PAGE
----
Cashflow pressures at farm level continue to curtail fertiliser sales, with local merchants pointing out that quantities of nitrogen traded during January and February were “practically non-existent”.

Rather than buy during February, farmers have been looking to ease the pressure on working capital and are holding off purchases until fieldwork begins.

That could see peak spring sales condensed into a short window, most likely occurring during April.

Normally, sales are spread out over a larger window, making it easier to source, transport and deliver fertiliser on-farm as soon as orders are placed.

But a rapid surge in sales could create huge logistical problems, especially if the final volumes traded are similar to previous years. Merchants have warned that transport and the subsequent time period between orders and delivery onto farms would be impacted.

To avoid potential supply chain issues, fertiliser manufacturers are keen that merchants start to build yard stocks over March. But there is reluctance to do so without a commitment on forward pricing.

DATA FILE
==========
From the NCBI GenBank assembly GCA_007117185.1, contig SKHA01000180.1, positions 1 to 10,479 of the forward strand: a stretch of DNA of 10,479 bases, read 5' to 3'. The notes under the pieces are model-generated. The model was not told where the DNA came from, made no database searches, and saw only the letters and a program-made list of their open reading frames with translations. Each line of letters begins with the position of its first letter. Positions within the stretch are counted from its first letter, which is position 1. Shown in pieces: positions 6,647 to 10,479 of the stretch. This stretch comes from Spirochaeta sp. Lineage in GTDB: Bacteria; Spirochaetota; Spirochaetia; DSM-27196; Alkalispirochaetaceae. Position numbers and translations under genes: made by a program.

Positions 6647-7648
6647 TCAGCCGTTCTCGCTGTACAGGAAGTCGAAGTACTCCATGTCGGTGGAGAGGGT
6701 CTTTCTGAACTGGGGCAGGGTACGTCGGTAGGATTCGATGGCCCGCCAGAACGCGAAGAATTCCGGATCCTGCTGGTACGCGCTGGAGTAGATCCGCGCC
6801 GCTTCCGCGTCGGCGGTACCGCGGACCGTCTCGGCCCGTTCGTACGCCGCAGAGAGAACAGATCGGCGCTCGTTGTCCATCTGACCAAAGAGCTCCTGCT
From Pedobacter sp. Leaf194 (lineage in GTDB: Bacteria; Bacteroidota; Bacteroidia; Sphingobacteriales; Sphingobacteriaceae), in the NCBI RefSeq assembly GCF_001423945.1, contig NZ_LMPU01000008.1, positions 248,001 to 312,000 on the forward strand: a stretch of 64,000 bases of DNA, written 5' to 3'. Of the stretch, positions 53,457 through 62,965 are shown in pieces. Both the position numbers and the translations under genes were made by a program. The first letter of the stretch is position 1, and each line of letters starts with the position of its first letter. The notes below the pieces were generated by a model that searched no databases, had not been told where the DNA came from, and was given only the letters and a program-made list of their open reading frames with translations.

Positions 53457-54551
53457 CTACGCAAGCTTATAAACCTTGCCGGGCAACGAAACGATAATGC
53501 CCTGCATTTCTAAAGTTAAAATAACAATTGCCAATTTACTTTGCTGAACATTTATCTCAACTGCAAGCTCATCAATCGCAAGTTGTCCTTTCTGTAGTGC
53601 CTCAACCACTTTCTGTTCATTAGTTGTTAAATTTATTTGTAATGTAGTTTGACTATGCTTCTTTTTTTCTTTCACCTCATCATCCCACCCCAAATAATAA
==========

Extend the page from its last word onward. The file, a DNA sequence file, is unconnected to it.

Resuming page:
Steady prices

In the market, CAN continues to trade around £325/t, with sulphur-added products costing £15 to £20/t more. Urea is trading between £400 and £420/t, with protected urea at £460 to £470/t.

Grassland compounds such as 25-5-5 are steady at £380/t, with 20-10-10 and 24-6-12 starting at £400/t.

The general consensus from merchants is that prices are likely to remain relatively steady over the coming months, with little prospect of price cuts until the summer.

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